How To Propagate Coleus From Seed Or Cuttings

coleus-seedlings
Image by janeyhenning

By Heather Rhoades

The shade-loving coleus is a favorite among shade and container gardeners. With its bright leaves and tolerant nature, many gardeners wonder if coleus propagation can be done at home. The answer is, yes, and quite easily. Taking coleus cuttings or growing coleus from seed is quite easy. Keep reading to learn more about how to propagate coleus.

How to Plant Coleus Seed

Growing coleus from seed starts with getting the seeds. Coleus seeds are fairly easy to find and should be available at nearly any store that sells flower seeds. If you are unable to find them at a store, many companies sell them online. Coleus seeds are typically sold as mixed, which will give you a nice variety in the foliage colors.

Start sowing coleus seed with a flat or container with a damp potting soil. Lightly sprinkle the coleus seeds over the soil. Mixing the seeds with fine sand before sowing can help you to spread the seeds more evenly with a bit more of a gap between the seeds.

After you have spread the coleus seeds, cover them with a fine layer of soil. Cover the container with plastic and place in a warm spot in bright, indirect light. You should see seedlings in about 2 weeks.

When you see the coleus seedlings, remove the plastic. Keep the soil moist as the seedlings grow. You will find it is less damaging to the coleus seedlings to water from below.

Once the seedlings are large enough to be handled (typically when they have two sets of true leaves), they can be transplanted to individual containers.

How to Root Coleus Cuttings

Equally as easy as growing coleus from seed is taking coleus cuttings to root and grow. Start this method of coleus propagation by finding a mature coleus plant. Using a sharp. Clean pair of scissors or shears, cut off as many coleus cuttings as desired. The cuttings should be between 4-6 inches. Make the cut for the cutting just below a leaf node.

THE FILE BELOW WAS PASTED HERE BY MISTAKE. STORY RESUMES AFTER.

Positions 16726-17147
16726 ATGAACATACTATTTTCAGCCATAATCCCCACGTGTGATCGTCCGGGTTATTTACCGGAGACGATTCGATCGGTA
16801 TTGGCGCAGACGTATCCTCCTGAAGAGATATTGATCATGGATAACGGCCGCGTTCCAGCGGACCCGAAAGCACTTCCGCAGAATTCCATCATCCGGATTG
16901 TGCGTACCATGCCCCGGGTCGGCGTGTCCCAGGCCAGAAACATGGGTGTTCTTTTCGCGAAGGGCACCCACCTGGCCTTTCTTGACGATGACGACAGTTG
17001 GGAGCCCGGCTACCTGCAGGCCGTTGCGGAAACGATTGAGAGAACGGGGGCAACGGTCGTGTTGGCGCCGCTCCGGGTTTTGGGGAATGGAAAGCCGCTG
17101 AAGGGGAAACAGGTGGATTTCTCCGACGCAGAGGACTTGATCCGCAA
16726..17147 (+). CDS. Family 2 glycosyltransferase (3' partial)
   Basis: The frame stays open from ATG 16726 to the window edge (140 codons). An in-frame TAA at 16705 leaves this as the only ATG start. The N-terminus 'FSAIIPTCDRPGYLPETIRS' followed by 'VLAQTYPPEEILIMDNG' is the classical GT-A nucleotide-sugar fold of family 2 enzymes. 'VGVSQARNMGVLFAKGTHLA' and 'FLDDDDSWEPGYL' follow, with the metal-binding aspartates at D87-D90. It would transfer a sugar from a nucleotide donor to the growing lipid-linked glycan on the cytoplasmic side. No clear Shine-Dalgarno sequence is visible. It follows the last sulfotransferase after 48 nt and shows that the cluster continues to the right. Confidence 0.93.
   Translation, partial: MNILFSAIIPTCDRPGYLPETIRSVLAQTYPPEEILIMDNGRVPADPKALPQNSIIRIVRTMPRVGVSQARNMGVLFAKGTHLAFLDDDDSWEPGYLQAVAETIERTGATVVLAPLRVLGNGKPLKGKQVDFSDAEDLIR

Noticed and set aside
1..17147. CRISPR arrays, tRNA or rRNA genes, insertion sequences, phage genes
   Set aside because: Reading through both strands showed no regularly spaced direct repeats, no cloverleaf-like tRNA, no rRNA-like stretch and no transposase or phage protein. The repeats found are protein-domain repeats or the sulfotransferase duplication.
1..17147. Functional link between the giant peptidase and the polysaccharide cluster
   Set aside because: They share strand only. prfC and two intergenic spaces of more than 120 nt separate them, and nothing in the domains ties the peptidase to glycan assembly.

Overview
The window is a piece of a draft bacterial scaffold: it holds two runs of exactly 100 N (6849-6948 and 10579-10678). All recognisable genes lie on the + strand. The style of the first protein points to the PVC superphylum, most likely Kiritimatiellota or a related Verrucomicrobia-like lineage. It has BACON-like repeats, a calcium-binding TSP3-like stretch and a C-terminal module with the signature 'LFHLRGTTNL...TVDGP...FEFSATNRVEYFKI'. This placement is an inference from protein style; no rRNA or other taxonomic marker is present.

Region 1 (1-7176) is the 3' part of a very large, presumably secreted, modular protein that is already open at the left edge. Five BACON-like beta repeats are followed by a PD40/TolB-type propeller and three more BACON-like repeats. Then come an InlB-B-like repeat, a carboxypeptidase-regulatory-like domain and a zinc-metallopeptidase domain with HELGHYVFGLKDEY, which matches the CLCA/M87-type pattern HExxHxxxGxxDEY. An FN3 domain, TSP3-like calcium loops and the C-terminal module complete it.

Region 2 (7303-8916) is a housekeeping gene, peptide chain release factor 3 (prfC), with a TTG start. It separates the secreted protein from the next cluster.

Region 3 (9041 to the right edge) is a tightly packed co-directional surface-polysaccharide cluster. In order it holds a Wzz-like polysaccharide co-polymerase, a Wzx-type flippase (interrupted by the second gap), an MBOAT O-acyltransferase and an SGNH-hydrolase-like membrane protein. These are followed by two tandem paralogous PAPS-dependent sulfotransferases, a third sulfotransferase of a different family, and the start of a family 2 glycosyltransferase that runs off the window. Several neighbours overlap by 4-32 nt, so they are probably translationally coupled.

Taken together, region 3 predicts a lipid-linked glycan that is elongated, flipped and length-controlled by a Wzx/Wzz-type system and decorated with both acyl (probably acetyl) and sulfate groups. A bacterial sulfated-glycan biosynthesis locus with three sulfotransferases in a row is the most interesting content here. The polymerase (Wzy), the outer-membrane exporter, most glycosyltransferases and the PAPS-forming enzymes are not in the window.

Next, remove all of the leaves from the lower half of the cutting. If desired, dip the cutting in rooting hormone.

Prepare the soil you will be rooting the coleus cutting in by making sure that it is thoroughly moistened. Then stick a pencil into the soil. Place the coleus cutting into the hole made by the pencil. The soil should cover at least the bottom most leafless node. Push the soil back around the cutting.

Place the rooting container in a plastic zip top bag or cover the entire container with plastic wrap. Make sure that the plastic is not touching the cutting. If needed, use toothpicks of sticks to keep the plastic off the cutting. Place the container in bright, but indirect light.

The coleus cutting should root in 2-3 weeks. You will know it is rooted when you see new growth on the coleus cutting.

Alternately, another method for how to root coleus cuttings is in water. After taking your cuttings, place them in a small glass of water and place this in bright indirect light. Change the water every other day. Once you see roots grow, you can transplant the coleus cuttings into soil.

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